In May, the Supreme Court overturned a federal law that banned commercial sports betting in most states because it was believed to be unconstitutional. The Supreme Court’s decision in Murphy v. NCAA will effectively open the door for each state to legalize sports betting at its discretion.
This case and its outcome have not come as a total surprise, though. Close to twenty states have at least introduced legislation to regulate sports betting, usually at existing casinos and racetracks. A handful of states have actually passed bills legalizing sports betting already, in anticipation of this result, and it will probably be only a matter of a month or two for these states (Connecticut, Mississippi, New Jersey, New York, Pennsylvania, and West Virginia) to have their sports betting systems up and running. And in Nevada, nothing changes – full sports betting was grandfathered in when PASPA became law, and the sportsbooks there will operate as normal.
Why is this taking effect now?
The social and political landscape has changed dramatically over the last few decades from marijuana regulation to immigration policy, and now sports betting. With the interesting constitutional question—”Does the Professional and Amateur Sports Protection Act (PASPA) violate the Constitution by prohibiting states from authorizing sports gambling?”—this was a natural moment for the Supreme Court to make a decision. Sports betting itself has become normalized in the public consciousness. Newspapers are regularly printing the daily point spread for professional and college games, and sports television programs spend hours discussing the favorites, the underdogs, and the over/under, all betting terms that, years ago, would have been considered the parlance of backroom bookies.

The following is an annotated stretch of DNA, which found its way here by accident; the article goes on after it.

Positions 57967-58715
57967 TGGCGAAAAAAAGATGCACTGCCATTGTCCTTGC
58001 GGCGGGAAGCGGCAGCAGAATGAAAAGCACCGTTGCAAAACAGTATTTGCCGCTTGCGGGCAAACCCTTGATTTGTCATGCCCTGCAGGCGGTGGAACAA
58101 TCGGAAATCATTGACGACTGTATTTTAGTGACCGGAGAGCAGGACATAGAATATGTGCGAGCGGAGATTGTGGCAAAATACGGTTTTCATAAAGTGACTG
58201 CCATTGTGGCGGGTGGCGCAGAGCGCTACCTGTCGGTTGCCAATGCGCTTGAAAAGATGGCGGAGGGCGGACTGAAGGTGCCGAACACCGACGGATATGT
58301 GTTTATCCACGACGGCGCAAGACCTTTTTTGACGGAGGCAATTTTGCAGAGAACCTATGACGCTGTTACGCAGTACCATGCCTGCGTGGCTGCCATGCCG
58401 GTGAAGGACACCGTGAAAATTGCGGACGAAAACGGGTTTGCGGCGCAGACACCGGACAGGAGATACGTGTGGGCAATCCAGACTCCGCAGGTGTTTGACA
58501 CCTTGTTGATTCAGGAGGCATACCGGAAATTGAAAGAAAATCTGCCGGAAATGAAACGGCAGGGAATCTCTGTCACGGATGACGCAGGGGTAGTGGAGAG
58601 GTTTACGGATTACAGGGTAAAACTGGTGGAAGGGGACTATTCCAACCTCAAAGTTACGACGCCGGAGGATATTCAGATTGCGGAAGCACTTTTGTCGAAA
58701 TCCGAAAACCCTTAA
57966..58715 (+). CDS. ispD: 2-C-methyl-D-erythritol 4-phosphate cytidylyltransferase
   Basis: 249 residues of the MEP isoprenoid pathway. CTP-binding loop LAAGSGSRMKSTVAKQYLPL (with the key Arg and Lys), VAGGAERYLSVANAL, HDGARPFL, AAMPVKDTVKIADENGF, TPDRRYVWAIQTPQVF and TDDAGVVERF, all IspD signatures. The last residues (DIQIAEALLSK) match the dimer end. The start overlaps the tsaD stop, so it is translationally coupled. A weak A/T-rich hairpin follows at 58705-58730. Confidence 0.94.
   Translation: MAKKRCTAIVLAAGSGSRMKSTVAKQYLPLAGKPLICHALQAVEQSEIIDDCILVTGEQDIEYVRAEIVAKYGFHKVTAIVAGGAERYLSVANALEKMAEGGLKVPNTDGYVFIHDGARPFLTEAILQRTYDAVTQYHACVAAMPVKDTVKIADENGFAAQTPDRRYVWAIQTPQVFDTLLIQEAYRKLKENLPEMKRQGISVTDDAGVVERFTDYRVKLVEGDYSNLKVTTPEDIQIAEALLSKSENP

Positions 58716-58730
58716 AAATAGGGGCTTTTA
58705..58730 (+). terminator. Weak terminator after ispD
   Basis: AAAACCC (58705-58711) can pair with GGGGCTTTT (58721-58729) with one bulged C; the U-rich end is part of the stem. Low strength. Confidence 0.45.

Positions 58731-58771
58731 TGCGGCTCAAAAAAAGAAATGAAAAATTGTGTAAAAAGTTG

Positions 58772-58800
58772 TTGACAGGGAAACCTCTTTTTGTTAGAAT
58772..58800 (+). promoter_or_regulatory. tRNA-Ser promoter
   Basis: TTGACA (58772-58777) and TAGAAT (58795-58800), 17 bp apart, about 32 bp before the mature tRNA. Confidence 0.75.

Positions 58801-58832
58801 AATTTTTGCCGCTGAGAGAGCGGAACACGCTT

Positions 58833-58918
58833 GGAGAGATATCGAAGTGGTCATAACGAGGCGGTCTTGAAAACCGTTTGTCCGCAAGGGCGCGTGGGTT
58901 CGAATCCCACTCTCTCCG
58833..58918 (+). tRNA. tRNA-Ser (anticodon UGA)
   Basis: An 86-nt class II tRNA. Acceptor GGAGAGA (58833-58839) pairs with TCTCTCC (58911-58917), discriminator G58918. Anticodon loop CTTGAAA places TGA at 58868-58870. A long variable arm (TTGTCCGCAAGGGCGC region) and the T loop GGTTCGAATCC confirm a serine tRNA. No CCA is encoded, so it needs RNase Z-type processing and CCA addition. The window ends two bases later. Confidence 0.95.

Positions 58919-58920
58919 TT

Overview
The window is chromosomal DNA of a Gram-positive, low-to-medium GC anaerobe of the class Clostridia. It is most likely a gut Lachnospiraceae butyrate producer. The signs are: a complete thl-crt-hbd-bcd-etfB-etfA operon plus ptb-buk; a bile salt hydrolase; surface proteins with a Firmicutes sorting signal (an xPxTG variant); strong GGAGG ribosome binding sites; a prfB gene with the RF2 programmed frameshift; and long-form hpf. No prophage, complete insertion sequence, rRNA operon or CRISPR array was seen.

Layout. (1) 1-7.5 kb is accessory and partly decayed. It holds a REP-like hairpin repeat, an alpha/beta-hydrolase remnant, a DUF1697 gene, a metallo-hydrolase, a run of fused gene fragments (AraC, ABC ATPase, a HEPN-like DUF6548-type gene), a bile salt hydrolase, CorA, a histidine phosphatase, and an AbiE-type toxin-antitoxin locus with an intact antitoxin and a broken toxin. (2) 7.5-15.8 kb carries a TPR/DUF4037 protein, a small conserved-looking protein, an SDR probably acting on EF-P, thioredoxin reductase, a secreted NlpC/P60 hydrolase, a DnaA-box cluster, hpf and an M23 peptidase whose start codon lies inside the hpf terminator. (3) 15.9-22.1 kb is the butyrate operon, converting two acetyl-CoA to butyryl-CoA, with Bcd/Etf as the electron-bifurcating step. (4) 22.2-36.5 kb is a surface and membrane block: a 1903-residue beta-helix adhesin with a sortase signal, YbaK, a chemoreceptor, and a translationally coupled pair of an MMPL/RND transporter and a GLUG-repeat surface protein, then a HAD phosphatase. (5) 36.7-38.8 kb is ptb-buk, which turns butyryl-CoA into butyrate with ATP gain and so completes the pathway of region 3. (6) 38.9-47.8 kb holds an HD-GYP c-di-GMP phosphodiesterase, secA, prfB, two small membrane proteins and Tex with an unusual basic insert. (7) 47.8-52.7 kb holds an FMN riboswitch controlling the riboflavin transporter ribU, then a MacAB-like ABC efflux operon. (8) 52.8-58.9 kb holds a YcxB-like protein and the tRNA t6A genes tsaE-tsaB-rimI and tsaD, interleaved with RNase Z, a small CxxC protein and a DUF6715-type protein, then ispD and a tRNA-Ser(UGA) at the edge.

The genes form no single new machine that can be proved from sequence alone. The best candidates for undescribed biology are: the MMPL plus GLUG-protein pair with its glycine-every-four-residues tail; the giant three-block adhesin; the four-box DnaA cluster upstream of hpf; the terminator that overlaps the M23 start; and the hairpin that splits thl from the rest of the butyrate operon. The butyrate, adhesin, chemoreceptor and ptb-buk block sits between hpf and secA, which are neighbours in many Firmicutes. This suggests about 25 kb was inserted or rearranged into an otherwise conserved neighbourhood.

Will the SCOTUS decision impact small business?
The most immediate impact will obviously be for those small businesses that are connected in some way with the sports or gambling industries, or for those who have some role serving state government. Those states that choose to legalize it will need to set up some kind of regulating system and those systems will need support in many different facets – payments, software solutions, data security, etc. This can be a boom for small businesses in these markets.
Businesses in other industries are less plainly affected by this decision, though any business whose employees have a March Madness pool can tell you the risks of lost productivity from increased opportunities for gambling.
The important thing to remember about this case though is that it does NOT automatically legalize sports betting. It strikes down a federal law that was preventing states from legalizing and regulating sports betting on their own terms. So, whether people will be able to legally bet on sports will depend entirely on their state.
For most states, any legal sports betting will probably come in 2019 or 2020. Lawmakers will take their time figuring out the logistics and rules that will need to be in place if they even want to allow gambling on sports in the first place. Notably, some states have explicitly said that they have no intention of legalizing the practice. It’s also important to remember that this decision only impacts intrastate gambling, not interstate gambling, which is still illegal under the Federal Wire Act.